Parallels Desktop for Chromebook Enterprise brings virtualized Windows apps to Chromebooks

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Parallels, the virtualization company behind Parallels Desktop for Mac, is launching Parallels Desktop for Chromebook Enterprise today. As its name suggests it, this new offering is only for enterprise Chromebooks, and it will work on existing models with good enough specs to run full-featured Windows apps. These virtualized Windows apps will use your Chrome OS network connection, but they will also work offline or in low-bandwidth scenarios.

Parallels has worked with Google to integrate Parallels Desktop for Chromebook Enterprise with Chrome OS and the Google Admin Console for IT admins, and the solution will allow customers to copy and paste text and graphics between Chrome OS and the Windows 10 VM, print from Windows apps, and save Windows files anywhere. Users will also be able to use the Windows 10 VM in windowed mode on their Chromebook or in a separate virtual desktop accessible with a simple swipe.

Chromebooks have become increasingly popular in the US Education market, though they still suffer from a perception issue resulting from an original focus on web apps. By getting support for offline web apps, Android apps, and even Linux apps, Chromebooks have become better productivity machines over the years, and the addition of Windows apps including Microsoft Office should make them even more versatile.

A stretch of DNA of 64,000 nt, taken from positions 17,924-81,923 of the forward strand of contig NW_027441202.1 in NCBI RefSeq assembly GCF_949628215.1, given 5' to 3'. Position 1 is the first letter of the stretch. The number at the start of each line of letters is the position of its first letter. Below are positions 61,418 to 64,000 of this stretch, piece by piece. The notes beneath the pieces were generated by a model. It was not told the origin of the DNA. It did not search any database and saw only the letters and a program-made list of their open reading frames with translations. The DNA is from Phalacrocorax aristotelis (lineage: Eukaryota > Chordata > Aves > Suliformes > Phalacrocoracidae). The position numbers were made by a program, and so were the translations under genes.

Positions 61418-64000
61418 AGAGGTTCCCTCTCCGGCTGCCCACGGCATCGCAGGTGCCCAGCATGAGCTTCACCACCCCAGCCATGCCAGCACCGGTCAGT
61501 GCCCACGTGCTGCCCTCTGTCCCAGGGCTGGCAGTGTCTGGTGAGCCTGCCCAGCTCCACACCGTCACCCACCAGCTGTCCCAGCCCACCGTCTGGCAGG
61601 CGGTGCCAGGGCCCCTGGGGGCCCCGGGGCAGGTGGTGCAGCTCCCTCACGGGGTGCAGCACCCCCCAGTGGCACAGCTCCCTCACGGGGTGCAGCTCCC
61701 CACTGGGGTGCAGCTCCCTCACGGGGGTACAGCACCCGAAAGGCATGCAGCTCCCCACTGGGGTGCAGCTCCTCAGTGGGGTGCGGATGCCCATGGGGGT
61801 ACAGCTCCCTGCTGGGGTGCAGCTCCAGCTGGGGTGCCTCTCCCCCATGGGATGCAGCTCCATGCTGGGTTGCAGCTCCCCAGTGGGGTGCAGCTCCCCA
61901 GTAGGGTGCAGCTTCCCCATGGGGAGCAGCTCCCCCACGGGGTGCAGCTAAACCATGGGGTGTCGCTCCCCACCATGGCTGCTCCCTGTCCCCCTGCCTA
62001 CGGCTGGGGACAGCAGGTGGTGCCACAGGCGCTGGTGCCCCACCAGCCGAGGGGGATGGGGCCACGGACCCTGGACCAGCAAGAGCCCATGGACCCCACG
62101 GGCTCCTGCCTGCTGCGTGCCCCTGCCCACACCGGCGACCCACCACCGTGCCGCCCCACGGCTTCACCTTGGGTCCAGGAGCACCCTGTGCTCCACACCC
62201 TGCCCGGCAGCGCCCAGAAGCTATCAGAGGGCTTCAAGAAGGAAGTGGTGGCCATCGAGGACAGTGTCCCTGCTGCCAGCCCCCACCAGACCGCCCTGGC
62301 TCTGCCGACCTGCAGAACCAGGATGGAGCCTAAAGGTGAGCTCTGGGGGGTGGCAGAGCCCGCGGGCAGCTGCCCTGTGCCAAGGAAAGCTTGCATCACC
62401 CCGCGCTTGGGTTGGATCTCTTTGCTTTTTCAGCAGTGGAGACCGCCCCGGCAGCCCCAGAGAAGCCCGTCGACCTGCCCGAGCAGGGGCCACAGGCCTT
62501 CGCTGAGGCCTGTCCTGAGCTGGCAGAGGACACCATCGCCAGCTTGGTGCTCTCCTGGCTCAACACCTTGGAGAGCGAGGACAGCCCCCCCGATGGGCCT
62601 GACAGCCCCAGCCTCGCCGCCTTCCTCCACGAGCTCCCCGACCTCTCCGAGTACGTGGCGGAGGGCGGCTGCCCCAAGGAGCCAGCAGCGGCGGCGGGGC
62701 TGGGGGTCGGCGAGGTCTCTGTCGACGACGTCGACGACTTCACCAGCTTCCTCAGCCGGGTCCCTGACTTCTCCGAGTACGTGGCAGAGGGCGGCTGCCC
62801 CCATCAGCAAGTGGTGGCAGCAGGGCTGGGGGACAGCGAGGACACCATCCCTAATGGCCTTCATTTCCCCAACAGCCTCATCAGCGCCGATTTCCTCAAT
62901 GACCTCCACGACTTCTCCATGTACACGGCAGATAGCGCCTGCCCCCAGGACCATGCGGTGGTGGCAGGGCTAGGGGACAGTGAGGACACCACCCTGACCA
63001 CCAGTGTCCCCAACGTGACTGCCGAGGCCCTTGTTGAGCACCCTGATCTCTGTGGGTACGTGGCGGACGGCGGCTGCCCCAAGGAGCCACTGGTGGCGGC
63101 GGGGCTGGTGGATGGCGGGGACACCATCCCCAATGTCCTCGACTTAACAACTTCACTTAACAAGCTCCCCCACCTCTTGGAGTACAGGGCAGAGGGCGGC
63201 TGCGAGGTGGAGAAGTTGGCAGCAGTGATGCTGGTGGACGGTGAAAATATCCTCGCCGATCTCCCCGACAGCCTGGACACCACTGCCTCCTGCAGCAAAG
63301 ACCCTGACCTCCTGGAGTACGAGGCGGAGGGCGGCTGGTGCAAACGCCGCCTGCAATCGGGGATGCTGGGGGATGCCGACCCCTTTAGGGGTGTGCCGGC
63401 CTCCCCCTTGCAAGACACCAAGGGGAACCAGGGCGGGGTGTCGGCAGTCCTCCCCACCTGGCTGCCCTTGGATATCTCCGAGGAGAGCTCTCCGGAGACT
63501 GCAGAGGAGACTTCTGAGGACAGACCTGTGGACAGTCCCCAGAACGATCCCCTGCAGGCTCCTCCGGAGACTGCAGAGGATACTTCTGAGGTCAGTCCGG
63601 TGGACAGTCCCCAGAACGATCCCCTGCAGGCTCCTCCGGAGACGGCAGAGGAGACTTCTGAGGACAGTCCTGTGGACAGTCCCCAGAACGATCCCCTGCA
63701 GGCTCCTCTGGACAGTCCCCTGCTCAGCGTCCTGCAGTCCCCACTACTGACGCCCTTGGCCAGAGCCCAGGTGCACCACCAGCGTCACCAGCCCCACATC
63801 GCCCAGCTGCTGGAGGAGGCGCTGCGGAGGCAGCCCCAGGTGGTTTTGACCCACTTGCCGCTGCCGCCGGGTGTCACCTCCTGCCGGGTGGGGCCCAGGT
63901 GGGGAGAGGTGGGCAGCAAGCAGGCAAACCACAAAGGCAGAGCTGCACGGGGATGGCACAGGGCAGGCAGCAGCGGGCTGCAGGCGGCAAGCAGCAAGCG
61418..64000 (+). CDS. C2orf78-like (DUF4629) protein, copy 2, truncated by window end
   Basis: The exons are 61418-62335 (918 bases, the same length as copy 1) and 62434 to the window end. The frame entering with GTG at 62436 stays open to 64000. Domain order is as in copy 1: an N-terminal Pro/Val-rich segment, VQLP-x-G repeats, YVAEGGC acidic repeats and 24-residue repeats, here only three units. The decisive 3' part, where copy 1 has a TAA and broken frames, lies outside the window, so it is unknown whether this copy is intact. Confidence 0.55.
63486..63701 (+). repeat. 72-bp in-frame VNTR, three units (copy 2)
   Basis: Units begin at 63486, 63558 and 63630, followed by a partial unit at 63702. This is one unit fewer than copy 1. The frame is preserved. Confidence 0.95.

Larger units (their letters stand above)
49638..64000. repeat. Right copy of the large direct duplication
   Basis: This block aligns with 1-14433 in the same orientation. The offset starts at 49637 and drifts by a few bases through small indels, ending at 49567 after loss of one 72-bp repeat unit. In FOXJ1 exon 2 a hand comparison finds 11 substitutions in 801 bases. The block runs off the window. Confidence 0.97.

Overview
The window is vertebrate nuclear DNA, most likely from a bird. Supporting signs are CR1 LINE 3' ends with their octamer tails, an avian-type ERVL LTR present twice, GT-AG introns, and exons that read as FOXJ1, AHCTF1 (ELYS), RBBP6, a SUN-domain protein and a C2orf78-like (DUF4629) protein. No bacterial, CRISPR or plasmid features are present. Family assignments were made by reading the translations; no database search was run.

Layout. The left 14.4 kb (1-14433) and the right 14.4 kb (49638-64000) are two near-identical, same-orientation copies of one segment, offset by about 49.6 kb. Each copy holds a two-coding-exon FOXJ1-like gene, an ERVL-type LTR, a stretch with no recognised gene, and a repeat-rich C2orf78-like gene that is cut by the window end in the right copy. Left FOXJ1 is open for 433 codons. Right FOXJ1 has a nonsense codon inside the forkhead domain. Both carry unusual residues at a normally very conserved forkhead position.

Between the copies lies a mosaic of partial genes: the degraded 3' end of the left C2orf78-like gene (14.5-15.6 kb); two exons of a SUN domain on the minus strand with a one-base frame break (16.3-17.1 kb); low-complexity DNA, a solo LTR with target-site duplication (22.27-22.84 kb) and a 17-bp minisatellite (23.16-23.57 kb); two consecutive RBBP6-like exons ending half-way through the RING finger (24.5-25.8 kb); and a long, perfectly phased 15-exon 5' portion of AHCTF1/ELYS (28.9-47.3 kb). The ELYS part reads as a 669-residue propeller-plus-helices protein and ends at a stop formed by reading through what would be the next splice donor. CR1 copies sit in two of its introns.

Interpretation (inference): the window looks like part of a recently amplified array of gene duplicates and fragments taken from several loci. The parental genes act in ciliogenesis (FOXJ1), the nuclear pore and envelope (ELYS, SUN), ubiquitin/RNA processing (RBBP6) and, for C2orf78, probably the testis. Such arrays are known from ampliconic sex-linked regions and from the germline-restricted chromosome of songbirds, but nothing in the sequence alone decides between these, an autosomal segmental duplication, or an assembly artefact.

Microsoft Office For Windows With Word And Powerpoint Apps Running On Chrome Os In Parallels Desktop For Chromebook Enterprise

“Chrome OS is increasingly being chosen by modern enterprises, either for remote work, hybrid, or in the office,” said John Solomon, Vice President of Chrome OS at Google. “We are thrilled to partner with Parallels to bring legacy and full-featured Windows applications support, through Parallels Desktop for Chromebook Enterprise, to help businesses easily transition to cloud-first devices and workflows.”

Parallels Desktop for Chromebook Enterprise is available today for $69.99/year per user, and Parallels is also offering free one-month trials with five user licenses on its website. The company has listed a selection of preferred Chromebooks from Google, HP, Acer, Dell, Lenovo, and Asus, and the company generally recommends models with an Intel Core i5 or i7 processor, 16GB of RAM, and 128GB of storage.

Parallels is just getting started with Parallels Desktop for Chromebook Enterprise, and the company plans to bring camera, microphone, and USB device support in future updates. Parallels currently has one of the best solutions for running Windows apps on a Mac, and it will be interesting to see the company apply its virtualization expertise to the rising Chrome OS platform.

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